Samsung Diva S7070 Review


Key Specifications

  • Review Price: £145.00

We’re always wary when a company says its product is aimed at women. Invariably it means a predominance of ill-informed pink and shiny styling elements and a lacklustre feature list. As such, upon hearing about the Samsung Diva, we were instantly sceptical. Nonetheless, looking through its feature list there are enough elements to potentially make this a worthy investment so let’s see if we’re singing from the same hymn sheet.

When we first saw the Diva in pictures we quite liked what we thought was a clever undulating paint effect on the back that gave it a unique look. However, upon receiving the handset we were horrified to find this isn’t an effect at all but that the back is actually quilted. Perhaps in its silver guise on the S5150 it works better but on this otherwise pleasant pearlescent finish it just looks and feels odd – it’s not like it even makes the phone easier to hold. In fact, upon asking my sister her opinion she simply stated, “It’s horrible!”

You’ll also not fail to miss the plastic diamond-shaped button that sits on the front. This, though a tad cheesy, is a rather more effective style element as the fit and finish is top class and you get a really nice sparkly effect. Bizarrely, though, where we’d expect this to be a menu button from its central positioning, it’s actually the back button. We’ll talk more about the interface in due course.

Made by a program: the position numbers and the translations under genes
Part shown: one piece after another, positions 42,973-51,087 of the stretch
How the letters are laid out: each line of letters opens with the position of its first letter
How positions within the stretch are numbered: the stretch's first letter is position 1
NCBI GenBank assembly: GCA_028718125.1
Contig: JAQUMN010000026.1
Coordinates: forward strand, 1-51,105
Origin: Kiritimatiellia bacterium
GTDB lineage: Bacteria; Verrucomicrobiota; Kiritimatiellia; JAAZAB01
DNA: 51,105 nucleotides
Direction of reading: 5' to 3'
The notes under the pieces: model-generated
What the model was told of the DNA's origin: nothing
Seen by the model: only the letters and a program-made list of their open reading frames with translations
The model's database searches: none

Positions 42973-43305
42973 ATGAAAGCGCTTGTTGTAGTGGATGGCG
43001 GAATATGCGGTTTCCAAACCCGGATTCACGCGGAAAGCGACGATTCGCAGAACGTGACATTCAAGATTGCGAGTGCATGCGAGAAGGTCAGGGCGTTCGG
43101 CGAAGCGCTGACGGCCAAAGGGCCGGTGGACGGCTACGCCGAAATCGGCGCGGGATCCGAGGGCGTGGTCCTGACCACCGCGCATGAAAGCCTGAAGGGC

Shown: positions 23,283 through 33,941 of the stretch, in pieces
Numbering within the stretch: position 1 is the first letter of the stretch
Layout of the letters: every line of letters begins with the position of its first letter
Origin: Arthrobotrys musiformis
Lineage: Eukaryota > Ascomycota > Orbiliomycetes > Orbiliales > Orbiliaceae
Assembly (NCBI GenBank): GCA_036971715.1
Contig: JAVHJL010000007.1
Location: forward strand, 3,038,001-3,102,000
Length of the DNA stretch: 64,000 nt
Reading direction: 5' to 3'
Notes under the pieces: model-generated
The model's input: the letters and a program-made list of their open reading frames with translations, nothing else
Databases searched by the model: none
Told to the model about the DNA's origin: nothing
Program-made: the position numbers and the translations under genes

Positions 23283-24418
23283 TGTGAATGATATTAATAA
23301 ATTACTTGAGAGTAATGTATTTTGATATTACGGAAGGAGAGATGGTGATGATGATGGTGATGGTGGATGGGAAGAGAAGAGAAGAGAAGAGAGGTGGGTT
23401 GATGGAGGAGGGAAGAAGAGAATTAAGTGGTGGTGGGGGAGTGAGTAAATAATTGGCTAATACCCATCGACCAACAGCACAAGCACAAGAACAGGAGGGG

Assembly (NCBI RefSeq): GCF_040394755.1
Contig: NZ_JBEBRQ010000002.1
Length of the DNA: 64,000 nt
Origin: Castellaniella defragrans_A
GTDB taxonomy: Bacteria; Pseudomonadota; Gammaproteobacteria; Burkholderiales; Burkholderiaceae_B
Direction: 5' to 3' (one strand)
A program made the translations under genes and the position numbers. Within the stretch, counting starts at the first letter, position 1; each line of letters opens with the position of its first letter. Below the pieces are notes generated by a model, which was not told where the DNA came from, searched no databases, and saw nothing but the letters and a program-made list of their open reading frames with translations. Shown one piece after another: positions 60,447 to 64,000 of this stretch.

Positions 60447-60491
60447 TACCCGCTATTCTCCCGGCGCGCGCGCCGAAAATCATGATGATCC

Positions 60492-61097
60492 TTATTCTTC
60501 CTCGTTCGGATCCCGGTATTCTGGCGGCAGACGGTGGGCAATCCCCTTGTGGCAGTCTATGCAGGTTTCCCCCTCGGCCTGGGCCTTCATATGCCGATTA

Despite our grievances, the Diva does look reasonably elegant from the front thanks to its mostly simple and symmetrical layout and chrome surround. At 18mm, it is a little thick but with a footprint of 54 x 100mm it’s still relatively small and its weight of 94g means it shouldn’t put too big a strain on your handbag straps. That said, if you’re after a truly tiny phone, the Diva isn’t a patch on the minute proportions (73 x 45 x 17mm) of the Sony Ericsson Jalou.

Another issue is the general feel of the handset. While not out and out flimsy, it does have an overarching wobbly and creaky feel and the plastic screen has a fair amount of flex to it. The lack of a headphone jack is also a major inconvenience if you like to use your phone as an mp3 player. The Diva’s headset, which plugs into a micro-USB socket on the side, is okay for casual listening and making calls (it includes an inline remote) but due to poor noise isolation and bass reproduction it’s not one for the underground. You do at least get a microSD slot under the battery cover along with hardware volume controls on the left edge as well as a dedicated camera button and screen-lock button on the right.

On a semi-positive note, the screen produces bright vibrant colours and has good viewing angles. At 2.8in, it should have been a good compromise between size and usability but with a resolution of just 240 x 320 pixels it struggles to fit in sufficient detail for activities like browsing the web. Furthermore, despite its use of capacitive touch-sensing, it doesn’t support multi-touch.

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